I’ve spent most of my time with this blog looking backward. I find that reflecting on what’s happened gives me access to insights and even some wisdom. But, for the next couple posts, I’m going to look ahead. Tomorrow, Wednesday, September 13th is Koan’s 10th birthday. Like all children, it doesn’t seem possible that he is that old. I can’t really remember what life was like before he came or even what I was like. Koan really did ruin everything… in the nicest way.
And, while I’m starting to really think more and more about what life will be like 10 years from now (I’ve been asked to write an article for the Iowa Department of Human Right about employment of people with disabilities — I’ll post that here first, of course), tomorrow is a really important day for Koan’s short-term future. Unfortunately, Koan is having more frequent seizures. We’ve seen five seizures in the last six weeks. So, for his 10th birthday, Koan gets to go the University of Iowa Children’s Hospital and visit with the pediatric neurology team.
While for most 10-year-old kids, this would be a real bummer of a way to spend a birthday, Koan will have a great time. He’ll get to take a trip to Iowa City — he loves going there. And, he’ll get to see a lot of new people who will dote on him tell him how cute he is (which he is…). So, he’s going to have fun. As for me, not so much…
The seizures we’ve been seeing lately are a bit different, in terms of intensity, that what we’ve seen over the last couple of years. We had a great run from about the time Koan was four months old til about age six — no seizures at all. When he was around six we started to see about one a quarter. Koan was never diagnosed as a full epileptic, but he did have an abnormal EEG, particularly during his sleep cycle. So, these seizures almost always happen at night or very early in the morning. These events were very intense and rather long (10-15 minutes) grand mal episodes. They would put him out of commission for about 12-18 hours afterwards, too. He would be pale and very lethargic afterward. The last few seizures we’ve seen (the last three in particular) have looked and sounded like what all of the others, but he seems fine after a couple of hours of rest. So, he’s recovering much faster. I’m not sure if that matters at all. But, it is a change.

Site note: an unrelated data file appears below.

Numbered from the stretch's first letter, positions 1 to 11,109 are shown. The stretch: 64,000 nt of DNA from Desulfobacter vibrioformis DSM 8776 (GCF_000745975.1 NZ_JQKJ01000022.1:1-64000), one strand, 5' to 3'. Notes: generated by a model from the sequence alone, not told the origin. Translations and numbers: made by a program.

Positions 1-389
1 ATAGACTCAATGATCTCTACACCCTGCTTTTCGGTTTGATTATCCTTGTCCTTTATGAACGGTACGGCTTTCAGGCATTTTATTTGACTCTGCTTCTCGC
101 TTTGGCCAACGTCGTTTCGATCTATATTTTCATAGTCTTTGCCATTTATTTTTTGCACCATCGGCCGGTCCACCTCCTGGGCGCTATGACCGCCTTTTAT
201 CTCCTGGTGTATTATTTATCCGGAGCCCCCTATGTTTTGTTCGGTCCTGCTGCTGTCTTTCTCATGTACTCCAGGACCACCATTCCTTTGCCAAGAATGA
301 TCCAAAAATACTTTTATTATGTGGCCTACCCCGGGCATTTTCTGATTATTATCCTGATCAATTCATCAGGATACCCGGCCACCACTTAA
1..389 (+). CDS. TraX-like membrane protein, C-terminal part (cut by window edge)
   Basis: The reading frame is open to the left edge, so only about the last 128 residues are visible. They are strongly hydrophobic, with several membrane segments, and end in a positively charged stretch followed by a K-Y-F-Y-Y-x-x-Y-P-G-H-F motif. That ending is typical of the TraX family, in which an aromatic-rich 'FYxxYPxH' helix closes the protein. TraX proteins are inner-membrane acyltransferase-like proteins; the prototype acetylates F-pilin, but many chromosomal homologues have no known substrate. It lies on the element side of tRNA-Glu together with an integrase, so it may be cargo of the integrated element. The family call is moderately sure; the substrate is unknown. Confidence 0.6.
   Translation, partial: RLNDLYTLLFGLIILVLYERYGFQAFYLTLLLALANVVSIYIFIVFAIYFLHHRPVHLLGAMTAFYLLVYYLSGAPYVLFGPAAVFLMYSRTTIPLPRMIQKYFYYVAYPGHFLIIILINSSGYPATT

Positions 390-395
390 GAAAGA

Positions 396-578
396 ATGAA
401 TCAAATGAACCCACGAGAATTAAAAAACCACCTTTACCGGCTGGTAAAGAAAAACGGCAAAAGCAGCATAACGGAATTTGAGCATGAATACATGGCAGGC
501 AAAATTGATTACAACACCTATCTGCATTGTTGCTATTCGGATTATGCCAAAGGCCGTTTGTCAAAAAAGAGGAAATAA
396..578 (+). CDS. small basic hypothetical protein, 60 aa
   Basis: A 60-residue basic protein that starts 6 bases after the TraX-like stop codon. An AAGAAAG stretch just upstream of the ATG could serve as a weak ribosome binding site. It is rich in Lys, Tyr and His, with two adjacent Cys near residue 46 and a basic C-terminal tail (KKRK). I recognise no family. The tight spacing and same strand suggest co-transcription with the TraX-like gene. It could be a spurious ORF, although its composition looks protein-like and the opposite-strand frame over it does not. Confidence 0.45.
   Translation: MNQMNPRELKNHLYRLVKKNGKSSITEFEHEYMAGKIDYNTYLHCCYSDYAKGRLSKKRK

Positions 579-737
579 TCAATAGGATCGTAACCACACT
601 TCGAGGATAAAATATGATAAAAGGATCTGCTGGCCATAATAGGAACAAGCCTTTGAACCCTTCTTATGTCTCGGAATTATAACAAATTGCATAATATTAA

I really have no idea what the care team will recommend for him. I certainly don’t want to start another run of anticonvulsant medication for him. But, I suspect that’s pretty likely, however. I’m worried that whatever they give him (again if we decided to do this) will change his personality — slow him down — mute his expressions of joy. I’m also concerned that any medication may further hinder his development. And, like most medications, there’s a therapeutic target zone for these drugs that’s pretty hard to stay on top of with growing children. So, there will always be doubt in my mind if we are in the “sweet spot”. I’m honestly hoping we can find a way to not medicate him.
That being said, last spring a colleague I work with on SEAP had her adult child with disabilities (he was in his late twenties) passed away due to complications from a seizure. He was a really high-functioning guy, competitively employed, literate at the 1st grade level — a very important milestone. This was a very unexpected. He, like Koan, was not diagnosed with epilepsy but did have a seizure disorder. So, I know the seizures that Koan is experiencing are nothing to trifle with and need to be treated.
Understandably, I’ve been thinking a lot about the appointment tomorrow. It does seem fitting that we would have it on his 10th birthday. I wonder if we’ll be entering a new chapter in Koan’s story. The circumstances sure feel that way. I suspect tomorrow is just the beginning. And, that’s a daunting thought: tests, medications, uncertainty. But, as Joe Strummer said, “The future is unwritten…” So, I really don’t know what’s going to happen next. As always, we’ll take it a step at a time and a day at a time.